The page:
Q&A: “Rainbow” Fentanyl Targets Kids

Q&A: “Rainbow” Fentanyl Targets Kids

With U.S. Senator Chuck Grassley

 

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Q: What do parents need to know about “rainbow”
fentanyl?

 

A: As
students headed back to school, the Drug Enforcement Administration (DEA)
issued an alert about candy-colored, “rainbow” fentanyl produced and marketed
by the drug cartels to entice young people. When parents across America
tuck their kids in at night, remember words matter. Don’t let the long day
behind you keep you from taking a moment to share a lifesaving lesson for the
day ahead. It’s more important than ever to teach the next generation about the
dangers of drugs. It truly will save lives. Overdose deaths are on the rise and
destroying tens of thousands of families across America. Last year, the U.S.
reached the highest overdose deaths on record, nearly 108,000 people died from
overdose in 2021. Two-thirds of those deaths are attributed to synthetic
opioids like fentanyl. Last year, Iowa set its own record: 470 Iowans died of a
drug overdose, and 44 people who died were younger than age 25. That means Iowa
had a 120 percent spike in overdose deaths in that age group. What’s happening?
Counterfeit pills are flooding into the U.S. from Mexican drug cartels. They
are manufacturing fake pills and marketing them as legitimate prescription
pills. Drug traffickers are taking advantage of the Biden administration’s
failure to secure the border to funnel illicit drugs into our communities.
Sophisticated crime rings are moving the highly potent pills around the country
through a network of couriers and dealers and profiteering to the tune of
billions of dollars. In Congress, I’m working to cut off the money laundering
pipeline, as well as the drug trafficking pipeline at the border.

 

As co-chair of the Senate Caucus on International
Narcotics Control, and ranking member of the Judiciary Committee, I’m working
with Sen. Sheldon Whitehouse to 
root out the corruption and money laundering schemes drug
cartels use. They are profiting from immeasurable pain and suffering by
peddling illicit poison. Last year, the DEA seized enough fentanyl powder to
kill every American in the country. Disguised as prescription drugs, these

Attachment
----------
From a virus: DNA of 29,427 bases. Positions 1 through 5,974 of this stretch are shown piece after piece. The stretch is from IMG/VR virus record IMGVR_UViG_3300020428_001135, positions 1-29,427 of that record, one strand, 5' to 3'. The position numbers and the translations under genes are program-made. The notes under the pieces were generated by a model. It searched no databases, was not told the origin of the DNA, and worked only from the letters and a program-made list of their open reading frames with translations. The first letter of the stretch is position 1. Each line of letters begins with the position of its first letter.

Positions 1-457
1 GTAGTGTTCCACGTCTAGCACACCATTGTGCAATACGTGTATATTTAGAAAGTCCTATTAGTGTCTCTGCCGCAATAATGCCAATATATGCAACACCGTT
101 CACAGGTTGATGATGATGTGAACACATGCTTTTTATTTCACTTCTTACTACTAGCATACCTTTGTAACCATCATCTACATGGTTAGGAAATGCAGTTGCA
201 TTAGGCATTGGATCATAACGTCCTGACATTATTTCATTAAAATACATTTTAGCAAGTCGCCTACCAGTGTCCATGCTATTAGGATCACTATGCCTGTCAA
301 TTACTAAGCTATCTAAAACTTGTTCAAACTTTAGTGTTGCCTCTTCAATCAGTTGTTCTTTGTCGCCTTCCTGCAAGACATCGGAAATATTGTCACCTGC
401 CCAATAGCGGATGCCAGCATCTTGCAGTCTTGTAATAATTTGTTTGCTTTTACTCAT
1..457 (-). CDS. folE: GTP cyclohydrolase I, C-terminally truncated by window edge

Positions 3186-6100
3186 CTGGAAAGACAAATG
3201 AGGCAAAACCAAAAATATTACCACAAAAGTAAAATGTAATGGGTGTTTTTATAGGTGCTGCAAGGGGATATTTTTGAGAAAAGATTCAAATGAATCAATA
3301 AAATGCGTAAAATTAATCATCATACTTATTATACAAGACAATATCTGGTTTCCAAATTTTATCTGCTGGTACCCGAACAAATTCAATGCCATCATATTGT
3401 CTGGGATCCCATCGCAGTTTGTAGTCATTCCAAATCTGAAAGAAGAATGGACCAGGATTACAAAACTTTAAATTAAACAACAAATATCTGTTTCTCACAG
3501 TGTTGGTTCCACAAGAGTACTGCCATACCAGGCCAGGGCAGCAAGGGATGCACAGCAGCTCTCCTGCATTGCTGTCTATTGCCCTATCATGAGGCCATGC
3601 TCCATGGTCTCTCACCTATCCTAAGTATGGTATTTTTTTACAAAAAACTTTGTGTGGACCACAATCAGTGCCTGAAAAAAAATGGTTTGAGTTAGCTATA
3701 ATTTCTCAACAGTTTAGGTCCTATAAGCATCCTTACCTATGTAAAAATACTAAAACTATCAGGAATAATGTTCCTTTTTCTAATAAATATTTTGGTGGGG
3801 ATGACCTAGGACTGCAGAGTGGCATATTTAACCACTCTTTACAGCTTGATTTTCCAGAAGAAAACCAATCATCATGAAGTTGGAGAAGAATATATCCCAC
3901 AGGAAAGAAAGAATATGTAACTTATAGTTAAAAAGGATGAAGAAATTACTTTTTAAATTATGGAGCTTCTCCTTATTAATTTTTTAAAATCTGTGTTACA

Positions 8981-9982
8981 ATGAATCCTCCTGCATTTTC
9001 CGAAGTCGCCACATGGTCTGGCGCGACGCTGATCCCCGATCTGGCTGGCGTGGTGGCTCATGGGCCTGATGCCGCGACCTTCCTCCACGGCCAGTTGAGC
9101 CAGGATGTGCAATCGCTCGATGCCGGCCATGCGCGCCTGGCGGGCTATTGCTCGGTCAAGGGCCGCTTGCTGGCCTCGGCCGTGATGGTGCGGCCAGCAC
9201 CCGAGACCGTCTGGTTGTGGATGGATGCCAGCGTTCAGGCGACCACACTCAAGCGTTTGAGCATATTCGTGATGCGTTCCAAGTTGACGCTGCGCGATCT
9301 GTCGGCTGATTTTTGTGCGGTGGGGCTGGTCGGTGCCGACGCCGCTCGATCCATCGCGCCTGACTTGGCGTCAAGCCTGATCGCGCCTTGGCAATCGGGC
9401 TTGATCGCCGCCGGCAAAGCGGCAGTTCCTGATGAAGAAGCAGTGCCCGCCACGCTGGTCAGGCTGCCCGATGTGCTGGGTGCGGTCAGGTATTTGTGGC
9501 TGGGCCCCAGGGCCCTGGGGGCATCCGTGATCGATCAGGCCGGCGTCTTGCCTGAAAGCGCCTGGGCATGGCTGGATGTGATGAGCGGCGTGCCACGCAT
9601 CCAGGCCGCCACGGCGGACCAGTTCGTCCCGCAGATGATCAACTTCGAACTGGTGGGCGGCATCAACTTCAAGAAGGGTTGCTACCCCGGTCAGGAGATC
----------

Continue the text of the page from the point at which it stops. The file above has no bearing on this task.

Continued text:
pills may contain fentanyl or methamphetamine, and individuals think they’re
taking a prescription opioid, such as oxycodone (Oxycontin®, Percocet®),
hydrocodone (Vicodin®) or alprazolam (Xanax®). Experts say just two milligrams
may be lethal – imagine just 10-15 grains of table salt – may cause overdose
symptoms within seconds of ingestion.

 

Parents, policymakers, educators, health care
professionals and law enforcement officials must work together to protect the
next generation. I’m answering the call from Iowa law enforcement and pleas
from parents to do more at the policy table. I’m continuing to push the Biden
administration and Democrats in Congress to extend the 
Schedule 1 for fentanyl analogues. Law enforcement needs every tool available to stop these
dangerous drugs. I’ve also introduced the 
Stop Pills that Kill Act that
stiffen penalties for counterfeit pill production.

 

Make it your business to get in your teenager’s business.
Be sure they understand a pill they think is harmless could kill them. Know who
they chat with online. Know they can buy deadly counterfeit pills on social
media or other online platforms. Talk to other parents and talk to your kids.
Educate yourself about fentanyl. Learn more and visit the DEA’s 
Fentanyl
Awareness
 page.

 

Q: What’s Congress doing to crack down on criminal
violence sweeping across America?

 

A: Calls
by certain misguided elected leaders to “Defund the Police” had serious
consequences. Americans are increasingly concerned about public safety as they
go about their daily lives. Fewer police on the beat make our streets less
safe. Lawlessness and reckless bail reforms in urban areas across the country
are leading to increasingly violent crime across America. Murders and carjackings
are on the rise. Demoralized law enforcement departments are struggling to
recruit and retain police officers. Local police departments need more
resources, not less funding to keep the peace and keep our communities safe.
Last year, I helped steer to the president’s desk
three bipartisan
bills
 to boost support for local law enforcement. Earlier this
year, I shepherded the 
Invest to Protect
Act
 and the Fighting Post-Traumatic Stress Disorder Act through
the Senate to provide more resources for local police departments and set up
mental health resources for first responders. Momentum is building for my
bicameral bill the 
Combating Violent
and Dangerous Crime Act
to
strengthen laws on the books for violent offenses to help keep communities
safe, including bank robbery, kidnapping, murder and a ban on marketing
candy-flavored drugs to minors. I’m also working to renew the Project Safe
Neighborhoods grant program that for two decades has helped local law
enforcement fight crime through prevention and intervention in the
neighborhoods where families work, go to school and run a business. The federal
grant program is coordinated by the U.S. Attorneys’ Offices in the 94 federal
judicial districts. Applications 
for Iowa’s Project
Safe Neighborhoods are due Sept. 28, 2022.

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Q&A: “Rainbow” Fentanyl Targets Kids

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